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 G&P: TELL US A LITTLE ABOUT YOUR EXPERIENCES AT CALGARY EAST?

RB -Y: I started as the interim at Calgary East in 2010, and became their pastor in 2011, so I was there for eight years. The Calgary East church was very different from any other community I had been involved in. It was located in a lower income area, a couple of blocks from some schools. Many of our people were immigrants and didn’t even have high school diplomas. Our church consisted of just under 100 people and 18 different languages were spoken, so it was very diverse, which kind of made it fun!

I fell in love with the people. Some of them had been in the community for 40 years and had raised their kids there. Probably half of our people normally walked or used public transit, so most of our people lived within 10 minutes of the church building. We were the only visible church in an area of about 60,000 people.Brower photo

G&P: WHAT CREATIVE OUTREACH STRATEGIES OR METHODS DID YOU USE TO CONNECT WITH PEOPLE?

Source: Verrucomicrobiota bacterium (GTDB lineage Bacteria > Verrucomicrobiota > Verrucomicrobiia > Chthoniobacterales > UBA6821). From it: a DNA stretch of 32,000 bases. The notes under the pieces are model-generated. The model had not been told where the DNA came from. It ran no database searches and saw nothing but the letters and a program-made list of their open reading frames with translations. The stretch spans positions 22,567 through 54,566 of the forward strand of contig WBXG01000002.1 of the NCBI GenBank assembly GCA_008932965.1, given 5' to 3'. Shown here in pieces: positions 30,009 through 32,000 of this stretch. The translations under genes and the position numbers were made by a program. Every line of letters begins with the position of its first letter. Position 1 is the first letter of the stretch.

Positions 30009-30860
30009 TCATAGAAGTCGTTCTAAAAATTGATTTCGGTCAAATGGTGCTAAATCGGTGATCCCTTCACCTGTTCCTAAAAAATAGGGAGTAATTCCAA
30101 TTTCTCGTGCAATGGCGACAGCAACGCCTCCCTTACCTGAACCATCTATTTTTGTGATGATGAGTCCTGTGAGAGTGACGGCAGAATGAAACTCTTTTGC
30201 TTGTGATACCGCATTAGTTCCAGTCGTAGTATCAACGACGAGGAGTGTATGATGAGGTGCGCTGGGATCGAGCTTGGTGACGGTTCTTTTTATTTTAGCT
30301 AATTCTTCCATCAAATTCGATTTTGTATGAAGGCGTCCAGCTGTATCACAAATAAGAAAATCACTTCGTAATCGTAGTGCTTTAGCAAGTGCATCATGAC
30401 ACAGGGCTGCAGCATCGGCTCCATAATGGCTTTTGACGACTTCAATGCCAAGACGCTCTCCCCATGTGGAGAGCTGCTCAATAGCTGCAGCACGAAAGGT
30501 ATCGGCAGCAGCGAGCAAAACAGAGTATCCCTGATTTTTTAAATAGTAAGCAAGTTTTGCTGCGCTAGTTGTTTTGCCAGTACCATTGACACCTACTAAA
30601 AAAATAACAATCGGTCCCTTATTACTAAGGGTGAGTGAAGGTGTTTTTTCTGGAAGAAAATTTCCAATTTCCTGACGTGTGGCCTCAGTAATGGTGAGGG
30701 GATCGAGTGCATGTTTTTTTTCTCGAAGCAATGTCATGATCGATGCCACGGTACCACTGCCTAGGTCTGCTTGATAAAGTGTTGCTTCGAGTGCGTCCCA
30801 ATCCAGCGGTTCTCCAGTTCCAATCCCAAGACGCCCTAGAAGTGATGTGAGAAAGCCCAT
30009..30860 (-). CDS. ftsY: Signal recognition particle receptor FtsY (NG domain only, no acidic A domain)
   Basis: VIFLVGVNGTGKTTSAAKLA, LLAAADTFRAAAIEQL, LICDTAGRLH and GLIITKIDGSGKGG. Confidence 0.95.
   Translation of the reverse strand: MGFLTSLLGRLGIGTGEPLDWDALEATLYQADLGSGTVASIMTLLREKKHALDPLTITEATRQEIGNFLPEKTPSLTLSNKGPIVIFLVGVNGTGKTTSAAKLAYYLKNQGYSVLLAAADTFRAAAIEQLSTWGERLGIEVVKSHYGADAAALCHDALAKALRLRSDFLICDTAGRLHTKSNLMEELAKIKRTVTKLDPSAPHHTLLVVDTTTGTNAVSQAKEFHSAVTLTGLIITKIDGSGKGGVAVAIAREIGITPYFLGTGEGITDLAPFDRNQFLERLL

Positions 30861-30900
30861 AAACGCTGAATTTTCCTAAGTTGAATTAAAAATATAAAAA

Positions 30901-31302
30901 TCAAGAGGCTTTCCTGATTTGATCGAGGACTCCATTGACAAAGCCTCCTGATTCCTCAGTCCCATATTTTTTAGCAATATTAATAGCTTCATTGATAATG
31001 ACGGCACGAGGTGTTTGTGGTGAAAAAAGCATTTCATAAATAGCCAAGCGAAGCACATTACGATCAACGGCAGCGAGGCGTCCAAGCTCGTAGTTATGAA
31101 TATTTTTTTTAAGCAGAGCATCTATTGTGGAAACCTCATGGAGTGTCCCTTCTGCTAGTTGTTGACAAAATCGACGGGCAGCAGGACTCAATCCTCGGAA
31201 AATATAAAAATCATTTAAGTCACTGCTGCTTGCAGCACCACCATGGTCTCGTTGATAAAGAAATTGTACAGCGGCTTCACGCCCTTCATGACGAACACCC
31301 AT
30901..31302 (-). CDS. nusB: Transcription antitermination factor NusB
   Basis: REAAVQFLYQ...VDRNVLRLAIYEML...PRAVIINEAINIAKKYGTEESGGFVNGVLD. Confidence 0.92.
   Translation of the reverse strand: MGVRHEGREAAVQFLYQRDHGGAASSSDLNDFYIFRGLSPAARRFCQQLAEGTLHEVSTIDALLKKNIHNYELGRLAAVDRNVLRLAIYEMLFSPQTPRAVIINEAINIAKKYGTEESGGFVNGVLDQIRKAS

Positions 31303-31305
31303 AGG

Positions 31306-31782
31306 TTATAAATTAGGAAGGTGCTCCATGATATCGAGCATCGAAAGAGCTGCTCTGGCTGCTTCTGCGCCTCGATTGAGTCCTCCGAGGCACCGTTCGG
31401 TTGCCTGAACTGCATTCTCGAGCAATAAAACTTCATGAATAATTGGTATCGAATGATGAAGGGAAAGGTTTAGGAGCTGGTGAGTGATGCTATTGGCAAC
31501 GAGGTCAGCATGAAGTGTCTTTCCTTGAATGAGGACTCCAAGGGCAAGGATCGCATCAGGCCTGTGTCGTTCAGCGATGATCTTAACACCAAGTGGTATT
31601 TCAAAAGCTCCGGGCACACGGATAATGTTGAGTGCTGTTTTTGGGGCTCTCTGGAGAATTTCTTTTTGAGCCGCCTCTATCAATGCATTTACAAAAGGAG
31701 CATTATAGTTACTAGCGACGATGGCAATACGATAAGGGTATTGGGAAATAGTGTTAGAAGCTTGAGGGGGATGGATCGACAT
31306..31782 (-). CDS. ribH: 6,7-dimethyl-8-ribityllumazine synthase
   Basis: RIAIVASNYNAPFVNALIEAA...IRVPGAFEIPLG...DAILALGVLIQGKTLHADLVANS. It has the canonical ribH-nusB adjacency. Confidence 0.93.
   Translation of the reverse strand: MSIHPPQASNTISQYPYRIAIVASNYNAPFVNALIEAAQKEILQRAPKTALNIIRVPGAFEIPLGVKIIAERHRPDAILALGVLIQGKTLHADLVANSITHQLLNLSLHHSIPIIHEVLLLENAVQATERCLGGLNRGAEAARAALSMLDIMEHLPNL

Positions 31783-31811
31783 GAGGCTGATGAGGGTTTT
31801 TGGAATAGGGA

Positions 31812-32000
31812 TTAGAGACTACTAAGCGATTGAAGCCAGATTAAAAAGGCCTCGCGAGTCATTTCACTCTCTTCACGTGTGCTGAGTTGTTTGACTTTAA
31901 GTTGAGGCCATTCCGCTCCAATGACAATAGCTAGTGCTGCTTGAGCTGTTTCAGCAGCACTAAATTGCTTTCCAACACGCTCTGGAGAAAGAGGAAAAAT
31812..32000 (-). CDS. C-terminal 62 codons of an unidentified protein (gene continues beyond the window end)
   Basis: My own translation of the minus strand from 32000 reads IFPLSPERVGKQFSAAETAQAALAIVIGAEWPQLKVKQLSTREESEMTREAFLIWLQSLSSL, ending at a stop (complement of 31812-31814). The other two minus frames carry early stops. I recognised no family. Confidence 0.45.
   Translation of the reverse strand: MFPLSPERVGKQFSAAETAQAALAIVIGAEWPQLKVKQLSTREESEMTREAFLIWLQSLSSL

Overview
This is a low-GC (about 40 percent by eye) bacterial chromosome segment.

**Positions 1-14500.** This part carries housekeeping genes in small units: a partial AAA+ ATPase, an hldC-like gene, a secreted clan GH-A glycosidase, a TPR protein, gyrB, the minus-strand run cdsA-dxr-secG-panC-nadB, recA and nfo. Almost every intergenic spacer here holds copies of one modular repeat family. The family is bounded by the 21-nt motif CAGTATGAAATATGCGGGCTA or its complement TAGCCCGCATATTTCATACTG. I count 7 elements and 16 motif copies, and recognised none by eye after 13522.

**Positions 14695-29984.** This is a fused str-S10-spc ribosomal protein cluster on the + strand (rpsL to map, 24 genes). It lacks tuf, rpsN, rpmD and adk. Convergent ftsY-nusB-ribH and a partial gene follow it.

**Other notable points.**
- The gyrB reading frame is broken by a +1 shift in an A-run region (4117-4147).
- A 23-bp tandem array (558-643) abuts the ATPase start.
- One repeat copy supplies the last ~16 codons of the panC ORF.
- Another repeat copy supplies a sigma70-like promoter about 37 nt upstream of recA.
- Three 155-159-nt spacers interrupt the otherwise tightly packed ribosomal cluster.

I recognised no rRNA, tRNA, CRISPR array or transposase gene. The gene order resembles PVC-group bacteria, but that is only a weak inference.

RB -Y: We had many first-generation immigrants in that area and many who came from other countries with maledominated cultures. Our area of the city had a full-time female social worker who would go door-to-door, but the women were not allowed to answer. They would peek from behind the man, but they weren’t allowed to speak to the social worker. So we initially had to gain a lot of trust.

The social worker brought together a council of all the organizations that assist people in the area and included the church. She invited me to the table, and I got to meet community organizations and leaders—a former city councilman, financial literacy program workers, and those from domestic abuse assistance programs.

Our area is supported by many groups that offer food banks and clothing drives. So, I tried to find areas of service that our church could provide that others could not.

We did have a building, and there weren’t many facilities like ours in the area. Local schools charge up to $600 an hour for groups to use any of their classrooms. The local community center was being closed down because it was not maintained. We had a building, and we started with that.

When I first got there the building was looking rundown. So we started renovating. We had a decent kitchen and started hosting groups for free. We now have two play school groups that use our facility. Another pastor friend, Darlene, helped lead a course at the church that taught abused women to find their voices. We have built a variety of relationships even across religious lines by going beyond the basic needs that many other groups provided.

G&P: WHAT ADVICE WOULD YOU GIVE TO PASTORS WHO WANT TO REACH OUT IN THEIR COMMUNITIES BUT ARE NOT SURE WHERE TO START?